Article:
Lateral what, you ask? Exactly. Lateral bracing is perhaps the most important aspect of your bridge. It is vital to the success of your bridge to understand what it is.
Lateral bracing is the term we use to refer to any pieces on a bridge that help keep the bridge from twisting. It also helps keep the top chords of the bridge from bending or deforming in or out. In the figure below, the lateral bracing is marked red:
Why is lateral bracing so important?
The shorter a piece of wood, the more compression it can hold before failure. Lateral bracing serves to break the top chord into smaller sections, giving it more strength. Simply put, lateral bracing is the “truss” that goes on top of your bridge. It isn’t quite like a truss, however. The differences are that Lateral Bracing doesn’t have to withstand the same amount of force as the truss members, under normal circumstances.
Why only on top?
The bottom chords of a bridge are being pulled in tension, and they are not going to bend or twist in the same way as the top chords will. Remember that the top chords are being pushed together. When you push something it tends to bend or deform. The bottom of a model bridge doesn’t need lateral bracing because they aren’t twisting or bending. The top chords will want to bend and twist, and they need the extra support to stay straight.
Why an X?
An X shape for lateral bracing is beneficial because the x’s make the top chords into a series of triangle shaped sections. Triangles are the go-to shape when building structures, especially model bridges. The triangle is really good at resisting being deformed, which is the whole point of lateral bracing. You could make a zig-zag pattern across the top instead of a series of x’s if you are trying to save some weight or materials.
There is a place and time when you can use straight pieces for lateral bracing instead of X’s. That idea is illustrated by the Fernbank Bridge. Notice that this bridge uses an L-beam for the top chord. And a large L-beam at that. The key lies in that fact; the straight pieces across the top had a very large surface area joining them to the top chord. This automatically made them stiff, and able to resist deforming. This is imitating what a triangle does, and worked very well for the Fernbank Bridge. This idea will not work unless you have the large surface to glue the lateral bracing to the top chords, so be careful if you decide to try it out.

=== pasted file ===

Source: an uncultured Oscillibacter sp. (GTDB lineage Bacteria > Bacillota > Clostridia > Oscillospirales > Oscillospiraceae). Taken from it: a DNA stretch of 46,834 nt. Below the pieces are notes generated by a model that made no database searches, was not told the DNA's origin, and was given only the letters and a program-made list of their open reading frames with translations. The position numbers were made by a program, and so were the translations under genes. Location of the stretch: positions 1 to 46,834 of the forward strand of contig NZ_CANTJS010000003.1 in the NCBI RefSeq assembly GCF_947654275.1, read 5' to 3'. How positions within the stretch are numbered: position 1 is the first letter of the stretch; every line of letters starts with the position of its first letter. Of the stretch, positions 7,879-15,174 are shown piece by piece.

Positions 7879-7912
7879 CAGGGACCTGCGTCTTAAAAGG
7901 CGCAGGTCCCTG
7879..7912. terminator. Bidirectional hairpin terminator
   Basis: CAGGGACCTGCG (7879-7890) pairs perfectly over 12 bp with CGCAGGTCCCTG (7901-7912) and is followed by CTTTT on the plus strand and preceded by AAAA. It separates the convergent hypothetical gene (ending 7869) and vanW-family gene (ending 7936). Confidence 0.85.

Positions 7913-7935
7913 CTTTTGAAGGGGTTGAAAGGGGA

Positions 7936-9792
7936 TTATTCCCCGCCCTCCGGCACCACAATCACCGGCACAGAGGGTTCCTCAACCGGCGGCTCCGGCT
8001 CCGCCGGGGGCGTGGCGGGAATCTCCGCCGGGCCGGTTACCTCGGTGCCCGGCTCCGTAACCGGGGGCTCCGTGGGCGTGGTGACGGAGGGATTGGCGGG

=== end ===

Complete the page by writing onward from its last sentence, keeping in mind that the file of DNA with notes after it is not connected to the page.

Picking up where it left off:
How much lateral bracing?
The amount of lateral bracing you need to use is based on the shape of your top chords. The top chords are most often rectangle shaped, with the skinny side facing up and down and the wide side facing horizontally. A rectangle shaped piece of wood is easy to bend in one direction, but not in the other. If your top chords are rectangle shaped, remember this and use enough lateral bracing to keep the top chords from bending in or out.
Other shapes for top chords are square, T, L, or I beams. The square is probably the least efficient, but is the easiest to manufacture. If you want to use an T, L, or I beam on your model bridge, chances are that you will have to make it yourself by gluing two or more pieces of wood together. These types of beams will need less lateral bracing. However, they are tricky to make and you need to be precise and accurate when you make them. Otherwise they won’t work well.
Generally, most bridges don’t use enough lateral bracing.
Lateral bracing is supporting less of a load than the truss members, so the pieces used for lateral bracing can be smaller. See this Science Olympiad bridge for another example of small but very effective lateral bracing.